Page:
history of African-Americans at Texas A&M University
dates to the institution's beginning. African-Americans
in the Texas Legislature supported the passage of the
Morrill Land-Grant Act in 1866, which established the
A&M College of Texas. Between 1876 and 1963, African-Americans
worked at A&M as laborers, maids, custodians and various
other support staff. They were, however, prohibited
from attending as students and faculty.
history of African-Americans at A&M has been shaped
by decades of racial segregation, quiet desegregation,
and attempts to redress historical wrongs. It has been
filled with lifelong struggles and determination in
fulfillment of a dream that finally opened the doors
to A&M in 1963. The past 37 years have been a continuing
struggle by African-Americans and A&M to ensure that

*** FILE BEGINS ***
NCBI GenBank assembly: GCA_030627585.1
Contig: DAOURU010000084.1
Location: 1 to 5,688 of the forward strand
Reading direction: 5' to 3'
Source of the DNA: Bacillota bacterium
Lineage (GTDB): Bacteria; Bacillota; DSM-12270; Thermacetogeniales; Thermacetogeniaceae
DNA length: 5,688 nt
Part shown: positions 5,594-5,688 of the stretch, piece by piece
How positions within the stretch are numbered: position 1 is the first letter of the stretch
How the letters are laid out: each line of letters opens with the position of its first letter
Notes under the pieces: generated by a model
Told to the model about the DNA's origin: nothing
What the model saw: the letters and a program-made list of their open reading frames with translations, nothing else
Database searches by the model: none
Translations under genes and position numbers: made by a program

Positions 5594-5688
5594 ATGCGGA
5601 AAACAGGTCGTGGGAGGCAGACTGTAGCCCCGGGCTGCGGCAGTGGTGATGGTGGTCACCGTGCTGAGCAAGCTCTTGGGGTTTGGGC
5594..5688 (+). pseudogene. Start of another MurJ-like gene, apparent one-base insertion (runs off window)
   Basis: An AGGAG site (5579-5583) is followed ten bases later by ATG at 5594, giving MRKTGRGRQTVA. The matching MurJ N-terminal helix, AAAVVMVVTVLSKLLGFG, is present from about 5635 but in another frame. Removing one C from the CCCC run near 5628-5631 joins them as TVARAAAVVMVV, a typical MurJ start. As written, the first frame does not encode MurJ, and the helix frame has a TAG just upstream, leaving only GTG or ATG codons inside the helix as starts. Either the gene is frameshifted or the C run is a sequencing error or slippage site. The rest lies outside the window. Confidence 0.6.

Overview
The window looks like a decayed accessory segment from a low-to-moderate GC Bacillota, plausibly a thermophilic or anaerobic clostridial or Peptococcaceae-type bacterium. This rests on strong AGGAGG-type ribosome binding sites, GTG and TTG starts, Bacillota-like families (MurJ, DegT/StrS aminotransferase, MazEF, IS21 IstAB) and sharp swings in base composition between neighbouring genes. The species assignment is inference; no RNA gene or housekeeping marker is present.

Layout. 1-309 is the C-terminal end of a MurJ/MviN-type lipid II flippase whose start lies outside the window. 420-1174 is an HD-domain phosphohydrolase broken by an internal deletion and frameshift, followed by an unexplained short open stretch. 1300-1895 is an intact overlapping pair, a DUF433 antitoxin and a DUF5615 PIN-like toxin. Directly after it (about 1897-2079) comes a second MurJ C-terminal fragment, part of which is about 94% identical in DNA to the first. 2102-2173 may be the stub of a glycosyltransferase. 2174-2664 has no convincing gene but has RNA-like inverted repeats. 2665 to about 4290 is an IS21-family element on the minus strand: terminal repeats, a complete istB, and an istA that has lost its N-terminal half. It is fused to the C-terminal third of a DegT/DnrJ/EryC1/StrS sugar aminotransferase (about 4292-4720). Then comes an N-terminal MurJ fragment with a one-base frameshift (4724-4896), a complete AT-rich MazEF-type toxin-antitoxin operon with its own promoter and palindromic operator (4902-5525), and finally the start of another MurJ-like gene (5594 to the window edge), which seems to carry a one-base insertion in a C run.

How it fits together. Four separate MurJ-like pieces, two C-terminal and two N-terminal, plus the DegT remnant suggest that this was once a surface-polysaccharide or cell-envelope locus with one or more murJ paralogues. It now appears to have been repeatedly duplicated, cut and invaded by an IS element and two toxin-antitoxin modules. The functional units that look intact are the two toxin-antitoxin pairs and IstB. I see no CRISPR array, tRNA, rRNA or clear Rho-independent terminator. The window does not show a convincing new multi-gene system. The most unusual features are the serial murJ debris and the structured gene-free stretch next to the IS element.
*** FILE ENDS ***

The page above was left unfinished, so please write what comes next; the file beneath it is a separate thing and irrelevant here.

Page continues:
the dream is kept alive.
exhibit attempts to explore that complex history through
its 125 years. It is only a partial history, as these
photographs, texts and historical documents reveal.
Much remains uncovered or forever lost. There are no
photographs of prejudice or discrimination, or documents
detailing exclusion or unfairness. Yet, it is hoped
that what is presented here will tell a story of struggle,
pride, humility, persistence, dedication, contributions